Using Soaps and Oils to Combat Garden Insects - dummies

Using Soaps and Oils to Combat Garden Insects

By The National Gardening Association, Bob Beckstrom, Karan Davis Cutler, Kathleen Fisher, Phillip Giroux, Judy Glattstein, Michael MacCaskey, Bill Marken, Charlie Nardozzi, Sally Roth, Marcia Tatroe, Lance Walheim, Ann Whitman

Soaps and oils kill a wide range of pest insects, but affect beneficial insects, too. Insects breathe through pores in the cuticle that surrounds their bodies. If you plug up the pores, the insects suffocate and die. Disrupt the cuticle with special soaps and oils and — poof! — the insects can’t maintain their internal moisture.

Oils do have several drawbacks. Don’t use them when temperatures are likely to rise above 90°F, when plants are suffering from drought stress, or if you have applied or plan to apply sulfur fungicide within 30 days. It will also remove the bluish waxy coating from Colorado blue spruce, so avoid using it on that species. Read the label carefully for other precautions.

  • Horticultural oils: Use horticultural oils in the winter to suffocate over-wintering pests, such as aphids, mites, and scales, on dormant fruit and ornamental trees and shrubs. During the growing season horticultural oils work against aphids, mites, lace bugs, corn earworms, mealybugs, leafminers, and many others, including tough-to-kill scale insects. Mix with water according to label instructions and then apply with a sprayer.

  • Citrus oils: The oils from the skin of citrus fruits kill a broad range of insects on contact by poisoning them. The oils continue to repel pests, such as fleas, ants, and silverfish, for weeks and are safe around people and pets. The active ingredient d-Limonene. Look for it on the label.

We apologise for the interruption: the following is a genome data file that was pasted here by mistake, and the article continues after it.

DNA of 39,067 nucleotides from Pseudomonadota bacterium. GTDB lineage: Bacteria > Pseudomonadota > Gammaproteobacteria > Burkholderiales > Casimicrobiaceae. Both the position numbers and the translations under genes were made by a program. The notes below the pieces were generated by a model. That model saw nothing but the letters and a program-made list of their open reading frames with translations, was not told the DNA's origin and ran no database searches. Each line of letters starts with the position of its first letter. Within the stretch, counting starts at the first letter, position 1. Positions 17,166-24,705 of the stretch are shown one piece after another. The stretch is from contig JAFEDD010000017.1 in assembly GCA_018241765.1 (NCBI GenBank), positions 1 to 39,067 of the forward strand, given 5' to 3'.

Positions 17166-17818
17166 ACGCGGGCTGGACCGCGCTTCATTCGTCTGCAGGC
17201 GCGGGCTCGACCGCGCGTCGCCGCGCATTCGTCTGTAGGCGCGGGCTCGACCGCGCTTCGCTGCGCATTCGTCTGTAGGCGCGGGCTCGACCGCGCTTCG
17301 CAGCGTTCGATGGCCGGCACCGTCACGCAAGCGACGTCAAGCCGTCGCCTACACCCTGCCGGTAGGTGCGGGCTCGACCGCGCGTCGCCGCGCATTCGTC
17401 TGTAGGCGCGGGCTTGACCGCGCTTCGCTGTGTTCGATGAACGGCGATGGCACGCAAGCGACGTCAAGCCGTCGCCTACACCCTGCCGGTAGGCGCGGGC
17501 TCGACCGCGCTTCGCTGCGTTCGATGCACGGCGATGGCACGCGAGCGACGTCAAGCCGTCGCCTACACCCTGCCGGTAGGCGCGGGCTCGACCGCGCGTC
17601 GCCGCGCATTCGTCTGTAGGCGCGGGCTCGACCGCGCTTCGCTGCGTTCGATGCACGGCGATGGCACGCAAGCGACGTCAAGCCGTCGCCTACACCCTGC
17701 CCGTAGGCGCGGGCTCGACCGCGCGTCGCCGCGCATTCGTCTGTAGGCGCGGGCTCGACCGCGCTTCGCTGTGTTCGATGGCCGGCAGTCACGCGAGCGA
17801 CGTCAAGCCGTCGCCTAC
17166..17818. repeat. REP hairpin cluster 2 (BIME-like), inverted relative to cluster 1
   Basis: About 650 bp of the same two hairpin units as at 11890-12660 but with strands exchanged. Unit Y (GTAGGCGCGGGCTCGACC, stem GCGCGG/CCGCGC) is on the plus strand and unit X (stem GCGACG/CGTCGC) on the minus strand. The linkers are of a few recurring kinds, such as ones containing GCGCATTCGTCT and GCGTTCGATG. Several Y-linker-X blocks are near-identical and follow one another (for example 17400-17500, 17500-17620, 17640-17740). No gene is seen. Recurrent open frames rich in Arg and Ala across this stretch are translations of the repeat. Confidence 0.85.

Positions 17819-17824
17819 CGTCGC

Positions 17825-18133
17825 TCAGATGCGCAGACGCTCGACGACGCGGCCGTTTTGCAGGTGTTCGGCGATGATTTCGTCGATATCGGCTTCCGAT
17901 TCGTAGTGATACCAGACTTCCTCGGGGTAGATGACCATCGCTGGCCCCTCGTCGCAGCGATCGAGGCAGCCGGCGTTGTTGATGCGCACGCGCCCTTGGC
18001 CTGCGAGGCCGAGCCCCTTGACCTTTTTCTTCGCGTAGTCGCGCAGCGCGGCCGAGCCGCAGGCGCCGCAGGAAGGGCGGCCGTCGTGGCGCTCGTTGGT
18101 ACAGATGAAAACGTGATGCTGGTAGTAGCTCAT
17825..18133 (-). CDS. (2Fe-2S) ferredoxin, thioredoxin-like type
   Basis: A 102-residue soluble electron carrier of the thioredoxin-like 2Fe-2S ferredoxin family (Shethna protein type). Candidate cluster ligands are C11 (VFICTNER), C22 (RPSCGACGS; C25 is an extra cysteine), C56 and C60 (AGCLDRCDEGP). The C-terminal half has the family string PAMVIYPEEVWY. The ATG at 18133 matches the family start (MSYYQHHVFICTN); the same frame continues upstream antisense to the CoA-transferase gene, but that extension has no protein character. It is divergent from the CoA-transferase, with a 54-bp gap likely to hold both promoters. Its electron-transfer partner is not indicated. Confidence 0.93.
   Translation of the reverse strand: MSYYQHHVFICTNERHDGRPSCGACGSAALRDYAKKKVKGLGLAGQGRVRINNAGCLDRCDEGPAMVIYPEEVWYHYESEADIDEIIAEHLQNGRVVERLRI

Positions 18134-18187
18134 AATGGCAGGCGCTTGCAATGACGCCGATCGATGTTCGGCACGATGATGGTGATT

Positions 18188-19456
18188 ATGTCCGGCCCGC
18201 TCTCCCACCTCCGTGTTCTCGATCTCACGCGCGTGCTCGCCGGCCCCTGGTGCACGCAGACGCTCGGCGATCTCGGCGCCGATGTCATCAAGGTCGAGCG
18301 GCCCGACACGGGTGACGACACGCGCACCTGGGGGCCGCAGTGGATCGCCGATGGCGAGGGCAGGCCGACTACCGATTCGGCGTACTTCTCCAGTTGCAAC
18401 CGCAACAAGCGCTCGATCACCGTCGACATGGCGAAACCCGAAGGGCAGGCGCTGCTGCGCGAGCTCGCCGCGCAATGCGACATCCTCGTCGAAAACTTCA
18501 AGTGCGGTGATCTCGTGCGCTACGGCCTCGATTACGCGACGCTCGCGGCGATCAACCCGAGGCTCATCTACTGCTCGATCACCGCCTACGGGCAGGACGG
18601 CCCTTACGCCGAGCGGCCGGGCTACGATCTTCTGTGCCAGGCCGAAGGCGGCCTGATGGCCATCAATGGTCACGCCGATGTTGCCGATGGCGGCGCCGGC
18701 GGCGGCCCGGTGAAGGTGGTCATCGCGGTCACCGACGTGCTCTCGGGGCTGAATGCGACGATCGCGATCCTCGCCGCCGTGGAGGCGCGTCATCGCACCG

• Plant extracts: Many herbs, spices, and plants contain chemicals that repel or kill insects. Garlic is one of the most well known and effective extracts against thrips and other leaf-eating insects.

  • Insecticidal soaps: The active ingredient in insecticidal soap, called potassium salts of fatty acids, penetrates and disrupts the cuticle that holds moisture inside insects’ bodies. When sprayed with soap, many soft-bodied insect pests, such as aphids, dry out and die. Some pests, however, especially beetles with hard bodies, remain unaffected.

    Insecticidal soap is nontoxic to humans and other animals and breaks down quickly in the environment. If you use a concentrated product, dilute it with soft water before using for the best effect. Hard or mineral-rich water decreases its effectiveness.

    Insecticidal soap also disrupts the waxy cuticle on some plants, making it toxic to young and thin-leafed plants, especially tomatoes. If you aren’t sure of the plant’s sensitivity to the product, always test it on a leaf or two and allow a couple of days to pass before spraying a whole plant. Follow the label directions carefully.